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4 takeaways from Boku’s deep dive into Southeast Asia’s mobile payments landscape

Written by Stephanie Pearl Li Published on     3 mins read

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Southeast Asia is one of the most rapidly digitalizing regions in the world, with 70% of the region’s population online in 2020, according to the report.

Southeast Asia is the fastest-growing region in the world for mobile payments, according to a report published by US-based mobile payments firm Boku on Thursday. Mobile wallet adoption is being driven by the surge in online retail and services offered by apps like Grab and Gojek, with an expected growth rate of 311% between 2020 and 2025, registering a total of 439.7 million wallets in use across the region by 2025.

“Southeast Asia is one of the most rapidly digitalizing regions in the world. In 2020, the region added 400 million new internet users, with more than 70% of the region now online. Together with consumption trends brought about due to lockdowns during the pandemic, that has led to a familiarity with e-commerce and an exponential rise in mobile wallet use,” said Boku’s vice president and general manager of APAC, Loke Hwee Wong.

“This is also because the region was heavily dependent on cash and bank transfers before mobile wallet use, and the convenience and accessibility, especially with stored value mobile wallets, will see Southeast Asia leapfrog the rest of the world in mobile payment adoption,” he said in a press release.

Here are four key takeaways from the report.

#1: Chinese mobile wallets will not be impactful beyond their home market

Major Chinese wallets have been actively expanding around the world. For instance, Tencent’s WeChat Pay received a permit to operate its mobile wallet business in Indonesia last January. Alibaba’s Alipay is already in regional markets like Singapore, Vietnam, Hong Kong, and South Korea, as well as countries in Europe and North America.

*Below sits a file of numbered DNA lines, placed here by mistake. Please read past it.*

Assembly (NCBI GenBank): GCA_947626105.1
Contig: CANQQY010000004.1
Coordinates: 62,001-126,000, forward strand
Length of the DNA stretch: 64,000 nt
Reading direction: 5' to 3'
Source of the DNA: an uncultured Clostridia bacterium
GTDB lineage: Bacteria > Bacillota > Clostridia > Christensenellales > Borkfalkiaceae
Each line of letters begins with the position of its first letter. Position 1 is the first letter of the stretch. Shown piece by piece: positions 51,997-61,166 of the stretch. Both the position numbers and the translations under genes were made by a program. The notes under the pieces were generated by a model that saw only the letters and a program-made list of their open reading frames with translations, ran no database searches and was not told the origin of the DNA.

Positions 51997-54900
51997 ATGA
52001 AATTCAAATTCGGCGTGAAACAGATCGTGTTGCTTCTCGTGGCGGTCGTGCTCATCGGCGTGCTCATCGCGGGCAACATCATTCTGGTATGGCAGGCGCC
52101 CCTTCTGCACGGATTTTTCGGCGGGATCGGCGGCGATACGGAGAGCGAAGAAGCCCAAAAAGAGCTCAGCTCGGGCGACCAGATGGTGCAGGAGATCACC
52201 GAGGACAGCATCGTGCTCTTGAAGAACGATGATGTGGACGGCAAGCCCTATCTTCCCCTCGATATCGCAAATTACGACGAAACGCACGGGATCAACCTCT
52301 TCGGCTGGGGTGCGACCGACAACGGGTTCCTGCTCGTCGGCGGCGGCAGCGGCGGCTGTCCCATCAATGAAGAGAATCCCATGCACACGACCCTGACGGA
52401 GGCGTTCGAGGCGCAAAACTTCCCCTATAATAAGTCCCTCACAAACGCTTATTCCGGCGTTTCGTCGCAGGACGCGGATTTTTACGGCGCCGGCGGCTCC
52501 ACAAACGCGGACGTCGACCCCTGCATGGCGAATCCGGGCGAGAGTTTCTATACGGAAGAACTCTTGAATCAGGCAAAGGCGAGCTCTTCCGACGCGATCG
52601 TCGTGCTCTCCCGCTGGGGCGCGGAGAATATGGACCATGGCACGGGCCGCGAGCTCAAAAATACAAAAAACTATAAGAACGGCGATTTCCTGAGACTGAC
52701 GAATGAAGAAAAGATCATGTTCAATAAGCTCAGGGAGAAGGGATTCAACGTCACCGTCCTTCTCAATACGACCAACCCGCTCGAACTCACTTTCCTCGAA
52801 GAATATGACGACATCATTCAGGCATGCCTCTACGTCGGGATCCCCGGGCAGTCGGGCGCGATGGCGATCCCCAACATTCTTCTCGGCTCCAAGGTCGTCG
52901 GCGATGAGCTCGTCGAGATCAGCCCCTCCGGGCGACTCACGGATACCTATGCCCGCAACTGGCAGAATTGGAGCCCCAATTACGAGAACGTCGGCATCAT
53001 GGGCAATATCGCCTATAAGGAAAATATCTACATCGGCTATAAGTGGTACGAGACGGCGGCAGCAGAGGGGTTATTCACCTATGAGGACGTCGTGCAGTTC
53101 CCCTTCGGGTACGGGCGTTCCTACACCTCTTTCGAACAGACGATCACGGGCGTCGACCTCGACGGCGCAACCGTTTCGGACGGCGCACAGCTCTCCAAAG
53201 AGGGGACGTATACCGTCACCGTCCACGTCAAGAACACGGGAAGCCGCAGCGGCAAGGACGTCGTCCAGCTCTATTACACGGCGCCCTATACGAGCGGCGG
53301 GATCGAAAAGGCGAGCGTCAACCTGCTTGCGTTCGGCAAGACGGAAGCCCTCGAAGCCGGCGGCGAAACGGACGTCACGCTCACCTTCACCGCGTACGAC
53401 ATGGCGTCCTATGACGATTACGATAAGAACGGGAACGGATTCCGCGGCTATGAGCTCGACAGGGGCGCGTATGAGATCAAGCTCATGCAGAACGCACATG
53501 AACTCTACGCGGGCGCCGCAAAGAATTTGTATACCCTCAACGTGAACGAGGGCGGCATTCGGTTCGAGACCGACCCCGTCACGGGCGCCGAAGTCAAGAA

Despite their international footprint, the report’s authors highlighted the “mostly limited” global impact of Chinese wallets, as Chinese tourists are largely unable to travel internationally and spend money overseas due to pandemic-related restrictions, hindering Chinese fintech giants from establishing deeper roots in emerging markets in Asia.

#2: E-commerce is the primary driver for growth in mobile payments

While China will remain the leading location for e-commerce growth in East and Southeast Asia for the next five years owing to its expansive market size, Indonesia and the Philippines will become increasingly significant in the online shopping space, providing a shot in the arm for various mobile payment channels that operate in these countries.

#3: QR codes are gaining traction in the payments scene

With countries like Singapore, Indonesia, Vietnam, and Thailand each launching national QR code payment schemes over the years, the protocol is set to dominate the payments scene in Southeast Asia. In mid-June, Thailand and Malaysia announced a QR payment linkage program that allows consumers from either country to perform cross-border transactions in real-time. The move came shortly after Thailand inked a similar QR payment partnership with Singapore and Vietnam in April.

With Southeast Asia being home to 290 million unbanked people, the report’s authors emphasized that the low usage of card payments may translate to a high cost of building card infrastructure such as point-of-sale terminals. In comparison, getting QR code payment channels up and running is a cheaper and simpler process.

#4: Super apps are here to stay, but other routes can also lure customers

Many standalone digital wallets that are not part of a super app ecosystem have gained traction over the years, pointing to the importance of developing a smooth user experience and general merchant acceptance for fintech channels to take off.

Read this: Singapore is laying the groundwork to snatch a piece of fintech’s multi-trillion-dollar industry

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